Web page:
Director – Ray Milland, Screenplay – John Morton & Jay Simms, Story – Jay Simms, Producers – Arnold Houghland & Lou Rusoff, Photography (b&w) – Gil Warrenton, Music – Les Baxter, Special Effects – Larry Butler & Pat Dinga, Art Direction – Daniel Haller. Production Company – American International Pictures.
Ray Milland (Harry Baldwin), Frankie Avalon (Rick Baldwin), Jean Hagen (Ann Baldwin), Mary Mitchel (Karen Baldwin), Joan Freeman (Marilyn Hayes), Richard Garland (Eric Johnson), Richard Bakalyan (Carl), Willis Buchet (Dr Strong), Rex Holman (Mickey), Neil Nephew (Andy)
Harry Baldwin heads off on a fishing and camping trip with his wife and two children just as Los Angeles is hit by a nuclear strike. Harry decides the best option for their survival is to stockpile provisions and head for a remote cave. In their journey to get there, they face lawlessness and anarchy around them as civilised society starts to collapse, necessitating that Harry adopt increasingly ruthless methods to ensure their survival.
Panic in Year Zero! was made at a time during the 1960s when the imminent concerns for the nuclear holocaust on cinema screens had passed from the realm of B-budget monster movies like The Beast from 20,000 Fathoms (1953), Day the World Ended (1955) and Godzilla, King of the Monsters (1954) into the realm of grim realism. This was a move that had started with On the Beach (1959) and was followed with the likes of The Day the Earth Caught Fire (1961), Dr Strangelove or, How I Learned to Stop Worrying and Love the Bomb (1964), Fail-Safe (1964) and The War Game (1965).
Panic in Year Zero! was produced by American International Pictures who had bankrolled most of Roger Corman’s films. It is a better budgeted production than their usual fare and features one of a handful of directorial outings made by actor Ray Milland. Ray Milland was a peculiar actor – he seemed almost permanently sagging and jowly and one strains to think of any film where Milland’s face radiated anything other than a dreary unhappiness. Milland’s most famous part was his Oscar-winning role as the alcoholic in The Lost Weekend (1945) but thereafter and until his death in 1983, Milland was cast in B movies.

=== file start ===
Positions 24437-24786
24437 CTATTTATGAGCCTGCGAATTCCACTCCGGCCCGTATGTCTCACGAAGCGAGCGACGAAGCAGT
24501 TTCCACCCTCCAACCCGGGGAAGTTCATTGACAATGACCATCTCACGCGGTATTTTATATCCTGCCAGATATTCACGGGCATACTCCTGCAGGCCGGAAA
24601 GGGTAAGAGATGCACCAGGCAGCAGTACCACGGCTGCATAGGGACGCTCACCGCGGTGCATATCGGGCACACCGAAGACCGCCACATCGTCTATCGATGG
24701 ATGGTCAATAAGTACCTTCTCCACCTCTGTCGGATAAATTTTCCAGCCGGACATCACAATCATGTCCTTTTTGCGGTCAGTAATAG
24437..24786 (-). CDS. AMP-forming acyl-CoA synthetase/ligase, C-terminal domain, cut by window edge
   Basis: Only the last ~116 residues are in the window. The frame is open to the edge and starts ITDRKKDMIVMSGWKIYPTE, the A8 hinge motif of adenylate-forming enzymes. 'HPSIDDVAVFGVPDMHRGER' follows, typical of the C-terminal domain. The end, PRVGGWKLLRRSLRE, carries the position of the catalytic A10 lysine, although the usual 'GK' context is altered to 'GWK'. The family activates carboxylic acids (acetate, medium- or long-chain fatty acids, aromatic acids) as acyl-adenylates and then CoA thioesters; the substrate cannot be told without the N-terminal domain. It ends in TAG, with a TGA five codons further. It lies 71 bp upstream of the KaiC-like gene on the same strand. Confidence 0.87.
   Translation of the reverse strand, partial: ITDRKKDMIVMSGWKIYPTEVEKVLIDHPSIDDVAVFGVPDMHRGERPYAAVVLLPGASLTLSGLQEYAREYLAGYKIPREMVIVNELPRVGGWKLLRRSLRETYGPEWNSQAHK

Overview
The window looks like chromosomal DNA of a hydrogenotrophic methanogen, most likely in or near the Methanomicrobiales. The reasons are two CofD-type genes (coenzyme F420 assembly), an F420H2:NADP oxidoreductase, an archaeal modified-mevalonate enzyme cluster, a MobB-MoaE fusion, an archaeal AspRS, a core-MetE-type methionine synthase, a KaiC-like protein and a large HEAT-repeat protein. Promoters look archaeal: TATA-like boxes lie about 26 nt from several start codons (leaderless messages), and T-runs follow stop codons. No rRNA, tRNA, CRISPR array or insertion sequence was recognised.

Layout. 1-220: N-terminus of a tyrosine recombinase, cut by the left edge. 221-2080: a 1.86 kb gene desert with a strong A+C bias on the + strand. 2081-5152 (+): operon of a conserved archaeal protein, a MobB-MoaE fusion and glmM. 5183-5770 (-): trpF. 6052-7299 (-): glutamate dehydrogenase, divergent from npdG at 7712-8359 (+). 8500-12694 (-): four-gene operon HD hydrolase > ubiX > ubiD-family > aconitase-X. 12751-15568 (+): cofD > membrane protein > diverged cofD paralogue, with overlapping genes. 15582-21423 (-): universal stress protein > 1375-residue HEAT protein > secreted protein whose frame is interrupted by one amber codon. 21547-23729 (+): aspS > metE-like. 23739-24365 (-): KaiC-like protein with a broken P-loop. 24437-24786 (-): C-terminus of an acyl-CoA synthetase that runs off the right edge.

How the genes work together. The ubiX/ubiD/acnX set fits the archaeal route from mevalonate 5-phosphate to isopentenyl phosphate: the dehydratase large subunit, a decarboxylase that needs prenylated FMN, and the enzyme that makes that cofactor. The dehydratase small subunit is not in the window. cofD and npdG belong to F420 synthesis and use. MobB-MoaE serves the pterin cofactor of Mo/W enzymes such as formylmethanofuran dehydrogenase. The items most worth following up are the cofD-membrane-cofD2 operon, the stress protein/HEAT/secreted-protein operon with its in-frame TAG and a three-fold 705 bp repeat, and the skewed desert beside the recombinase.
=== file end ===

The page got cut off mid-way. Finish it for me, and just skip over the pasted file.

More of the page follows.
Panic in Year Zero! would seem to represent something personal on the part of Milland. Indeed, if it that the case, it probably goes a long way to explaining what it was that Milland seemed so perpetually unhappy about. Most post-holocaust films represent a libertarian fantasy. The belief that after the downfall of society man will be left to fight for his own individual freedom and that everything will become a kind of dog-eat-dog survival of the fittest. Mad Max 2 (1981) and its endless imitators transformed that into an action movie heroism. Some films like The Ultimate Warrior (1975), The Postman (1997), the British tv series Survivors (1975-7), the US series Jericho (2006-8) and mini-series like The Day of the Triffids (1981) and The Stand (1994) argue that mutual communal subsistence will triumph over hardline Darwinian survivalism, but the majority of post-holocaust films are little concerned with social realism more so than they are with the fantasy of using the arena of brutal survivalism as a testing ground of an action hero’s manhood.